The wars enhanced political and social justice for women quite a bit. People campaigning for women’s suffrage became devoted patriots and organizers of women in support of the war effort. Some women served in Europe in World War I nursing wounded, providing food and other supplies, as telephone operators, entertaining troops, and as journalists. Women's contributions to the war effort enhanced their demands for the suffrage, and President Woodrow Wilson was forced to support them. The Nineteenth Amendment became law in 1920, and gave women the right to vote. This enhanced women’s equality and is an enhancement in women’s social and political justice.
Women are now also allowed to join the military. They don’t have to just serve as nurses now; they can do all kinds of jobs, same as the men. They are now becoming pilots, mechanics, and engineers, operate machinery, and other jobs that are usually done by males. This is more enhancement to women’s equality politically and socially.
The Sedition Act prohibited assembly’s that oppose government actions and made it illegal for anyone to “print, speak, or publish any false, horrendous, and hateful articles against the government,” or any of it’s programs. This hindered political justice by restricting the rights of American citizens. First they tell you that you have freedom to say or write whatever you please, freedom of speech. Then they come back and tell you, “yeah you can say what you want, as long as it isn’t bad about us.” Well that isn’t freedom of speech then, so they hindered, or took away from the political and social justice of what there once was on freedom of speech.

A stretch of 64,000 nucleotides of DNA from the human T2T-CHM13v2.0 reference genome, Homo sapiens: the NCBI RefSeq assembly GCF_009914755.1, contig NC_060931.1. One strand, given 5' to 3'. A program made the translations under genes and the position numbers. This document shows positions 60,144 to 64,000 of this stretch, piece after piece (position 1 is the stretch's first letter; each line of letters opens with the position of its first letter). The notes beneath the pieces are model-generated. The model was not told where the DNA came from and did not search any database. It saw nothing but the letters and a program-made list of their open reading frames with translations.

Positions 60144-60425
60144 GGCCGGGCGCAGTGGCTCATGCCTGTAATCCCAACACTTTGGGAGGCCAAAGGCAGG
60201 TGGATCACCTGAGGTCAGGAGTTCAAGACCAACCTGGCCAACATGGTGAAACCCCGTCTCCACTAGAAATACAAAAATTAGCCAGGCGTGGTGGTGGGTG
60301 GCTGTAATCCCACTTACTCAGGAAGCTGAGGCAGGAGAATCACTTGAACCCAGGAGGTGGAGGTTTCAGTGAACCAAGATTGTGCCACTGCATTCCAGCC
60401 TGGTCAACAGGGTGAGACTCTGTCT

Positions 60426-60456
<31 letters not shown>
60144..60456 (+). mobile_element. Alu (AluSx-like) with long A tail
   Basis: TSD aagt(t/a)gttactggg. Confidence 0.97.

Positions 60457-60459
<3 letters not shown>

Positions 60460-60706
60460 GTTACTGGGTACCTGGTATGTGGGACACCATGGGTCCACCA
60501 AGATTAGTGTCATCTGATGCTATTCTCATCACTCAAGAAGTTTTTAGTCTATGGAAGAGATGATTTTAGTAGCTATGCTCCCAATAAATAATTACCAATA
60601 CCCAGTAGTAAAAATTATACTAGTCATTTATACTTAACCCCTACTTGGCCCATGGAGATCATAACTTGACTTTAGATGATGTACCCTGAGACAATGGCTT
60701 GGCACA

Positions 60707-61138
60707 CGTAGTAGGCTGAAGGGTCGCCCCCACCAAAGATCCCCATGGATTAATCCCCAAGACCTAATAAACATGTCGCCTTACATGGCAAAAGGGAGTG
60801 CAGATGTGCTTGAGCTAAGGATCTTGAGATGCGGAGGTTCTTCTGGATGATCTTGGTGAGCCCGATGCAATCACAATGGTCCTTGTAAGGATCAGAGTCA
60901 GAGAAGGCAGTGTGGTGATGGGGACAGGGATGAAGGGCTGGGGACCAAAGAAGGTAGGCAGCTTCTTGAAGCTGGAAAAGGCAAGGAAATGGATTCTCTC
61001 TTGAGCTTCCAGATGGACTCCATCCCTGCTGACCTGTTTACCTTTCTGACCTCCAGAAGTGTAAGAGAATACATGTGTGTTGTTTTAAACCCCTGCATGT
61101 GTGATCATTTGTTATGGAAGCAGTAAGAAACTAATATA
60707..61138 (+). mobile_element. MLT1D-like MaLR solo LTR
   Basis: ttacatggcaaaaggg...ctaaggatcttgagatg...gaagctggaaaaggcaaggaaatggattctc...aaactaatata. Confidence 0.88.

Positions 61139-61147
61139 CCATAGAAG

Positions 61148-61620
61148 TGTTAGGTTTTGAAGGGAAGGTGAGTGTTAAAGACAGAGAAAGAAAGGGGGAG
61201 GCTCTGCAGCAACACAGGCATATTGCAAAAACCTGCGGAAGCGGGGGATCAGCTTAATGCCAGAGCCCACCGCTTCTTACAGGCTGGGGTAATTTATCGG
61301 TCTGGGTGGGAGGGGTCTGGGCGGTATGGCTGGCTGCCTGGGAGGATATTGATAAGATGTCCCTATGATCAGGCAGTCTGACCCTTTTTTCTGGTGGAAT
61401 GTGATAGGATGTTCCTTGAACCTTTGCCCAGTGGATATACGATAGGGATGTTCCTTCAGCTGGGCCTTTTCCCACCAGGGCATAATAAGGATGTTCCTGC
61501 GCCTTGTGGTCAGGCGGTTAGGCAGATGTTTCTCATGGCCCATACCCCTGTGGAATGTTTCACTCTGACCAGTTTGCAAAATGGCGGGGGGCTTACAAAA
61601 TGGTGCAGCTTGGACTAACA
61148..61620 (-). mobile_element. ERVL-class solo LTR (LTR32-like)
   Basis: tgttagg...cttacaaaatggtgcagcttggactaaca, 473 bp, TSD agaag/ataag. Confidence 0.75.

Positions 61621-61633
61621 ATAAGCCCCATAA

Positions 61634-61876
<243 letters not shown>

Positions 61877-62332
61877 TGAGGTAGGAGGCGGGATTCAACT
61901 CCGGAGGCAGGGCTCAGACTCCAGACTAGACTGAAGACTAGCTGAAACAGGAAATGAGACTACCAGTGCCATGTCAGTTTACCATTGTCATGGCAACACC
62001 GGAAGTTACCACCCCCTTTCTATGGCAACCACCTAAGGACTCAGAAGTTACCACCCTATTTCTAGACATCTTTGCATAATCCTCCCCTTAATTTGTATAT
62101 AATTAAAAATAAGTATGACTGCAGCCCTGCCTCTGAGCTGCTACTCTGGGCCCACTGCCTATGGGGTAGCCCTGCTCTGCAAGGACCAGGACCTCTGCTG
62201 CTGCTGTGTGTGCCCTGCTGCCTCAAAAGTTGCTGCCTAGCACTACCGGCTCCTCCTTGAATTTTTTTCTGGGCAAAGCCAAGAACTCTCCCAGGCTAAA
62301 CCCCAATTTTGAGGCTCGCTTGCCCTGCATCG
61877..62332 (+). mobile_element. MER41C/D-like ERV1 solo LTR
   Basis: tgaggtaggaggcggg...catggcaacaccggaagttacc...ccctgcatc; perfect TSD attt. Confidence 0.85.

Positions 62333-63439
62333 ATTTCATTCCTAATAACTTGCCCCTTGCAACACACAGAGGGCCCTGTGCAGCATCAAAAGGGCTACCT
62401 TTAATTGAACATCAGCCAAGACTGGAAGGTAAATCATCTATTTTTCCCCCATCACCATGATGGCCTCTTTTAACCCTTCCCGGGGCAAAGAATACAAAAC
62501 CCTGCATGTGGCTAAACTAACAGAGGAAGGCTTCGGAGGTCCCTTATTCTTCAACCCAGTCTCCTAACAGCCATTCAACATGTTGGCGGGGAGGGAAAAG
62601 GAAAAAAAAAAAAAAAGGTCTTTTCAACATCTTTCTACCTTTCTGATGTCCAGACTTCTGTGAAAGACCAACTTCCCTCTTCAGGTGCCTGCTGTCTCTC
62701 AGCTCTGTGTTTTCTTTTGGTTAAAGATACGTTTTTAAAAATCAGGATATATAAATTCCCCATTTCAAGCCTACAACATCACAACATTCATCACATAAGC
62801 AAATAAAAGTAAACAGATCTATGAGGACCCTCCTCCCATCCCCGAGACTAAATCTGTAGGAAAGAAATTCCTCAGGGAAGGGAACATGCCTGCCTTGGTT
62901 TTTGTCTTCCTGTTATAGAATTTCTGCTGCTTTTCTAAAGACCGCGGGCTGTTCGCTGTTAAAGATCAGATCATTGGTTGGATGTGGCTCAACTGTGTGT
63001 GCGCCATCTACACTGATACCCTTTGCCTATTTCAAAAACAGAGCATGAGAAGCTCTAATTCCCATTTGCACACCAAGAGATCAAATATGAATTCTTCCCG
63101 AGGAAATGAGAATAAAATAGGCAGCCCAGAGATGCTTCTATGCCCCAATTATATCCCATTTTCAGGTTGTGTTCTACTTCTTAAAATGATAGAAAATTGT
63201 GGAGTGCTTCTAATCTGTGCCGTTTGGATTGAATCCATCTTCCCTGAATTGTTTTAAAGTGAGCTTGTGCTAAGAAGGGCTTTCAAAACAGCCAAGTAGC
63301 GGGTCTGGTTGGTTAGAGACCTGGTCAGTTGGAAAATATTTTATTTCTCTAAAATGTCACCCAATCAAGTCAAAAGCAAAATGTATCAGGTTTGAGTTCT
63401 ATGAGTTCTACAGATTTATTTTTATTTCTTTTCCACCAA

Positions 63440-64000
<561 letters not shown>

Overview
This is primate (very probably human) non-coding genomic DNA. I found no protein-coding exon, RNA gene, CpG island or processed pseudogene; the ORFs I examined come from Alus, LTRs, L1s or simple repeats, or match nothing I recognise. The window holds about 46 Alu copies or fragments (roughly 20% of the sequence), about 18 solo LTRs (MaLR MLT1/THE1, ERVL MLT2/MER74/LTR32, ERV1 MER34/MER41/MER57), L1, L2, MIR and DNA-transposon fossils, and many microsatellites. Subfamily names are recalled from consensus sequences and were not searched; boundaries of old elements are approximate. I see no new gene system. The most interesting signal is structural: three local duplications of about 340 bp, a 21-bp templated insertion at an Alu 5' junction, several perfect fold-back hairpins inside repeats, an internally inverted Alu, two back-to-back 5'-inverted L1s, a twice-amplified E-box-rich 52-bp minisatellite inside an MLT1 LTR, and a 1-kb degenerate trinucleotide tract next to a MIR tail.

The Espionage act was passed in 1917 and made it illegal to interfere with recruiting troops or to tell other country’s information dealing with national defense. It also made it illegal to resist the draft, or refuse to perform military duty.

How to Cite this Page

MLA Citation:
"The Harlem Renaissance." 05 Dec 2016

Related Searches

Important Note: If you'd like to save a copy of the paper on your computer, you can COPY and PASTE it into your word processor. Please, follow these steps to do that in Windows:

1. Select the text of the paper with the mouse and press Ctrl+C.
2. Open your word processor and press Ctrl+V.

Company's Liability (the "Web Site") is produced by the "Company". The contents of this Web Site, such as text, graphics, images, audio, video and all other material ("Material"), are protected by copyright under both United States and foreign laws. The Company makes no representations about the accuracy, reliability, completeness, or timeliness of the Material or about the results to be obtained from using the Material. You expressly agree that any use of the Material is entirely at your own risk. Most of the Material on the Web Site is provided and maintained by third parties. This third party Material may not be screened by the Company prior to its inclusion on the Web Site. You expressly agree that the Company is not liable or responsible for any defamatory, offensive, or illegal conduct of other subscribers or third parties.

The Materials are provided on an as-is basis without warranty express or implied. The Company and its suppliers and affiliates disclaim all warranties, including the warranty of non-infringement of proprietary or third party rights, and the warranty of fitness for a particular purpose. The Company and its suppliers make no warranties as to the accuracy, reliability, completeness, or timeliness of the material, services, text, graphics and links.

For a complete statement of the Terms of Service, please see our website. By obtaining these materials you agree to abide by the terms herein, by our Terms of Service as posted on the website and any and all alterations, revisions and amendments thereto.

Return to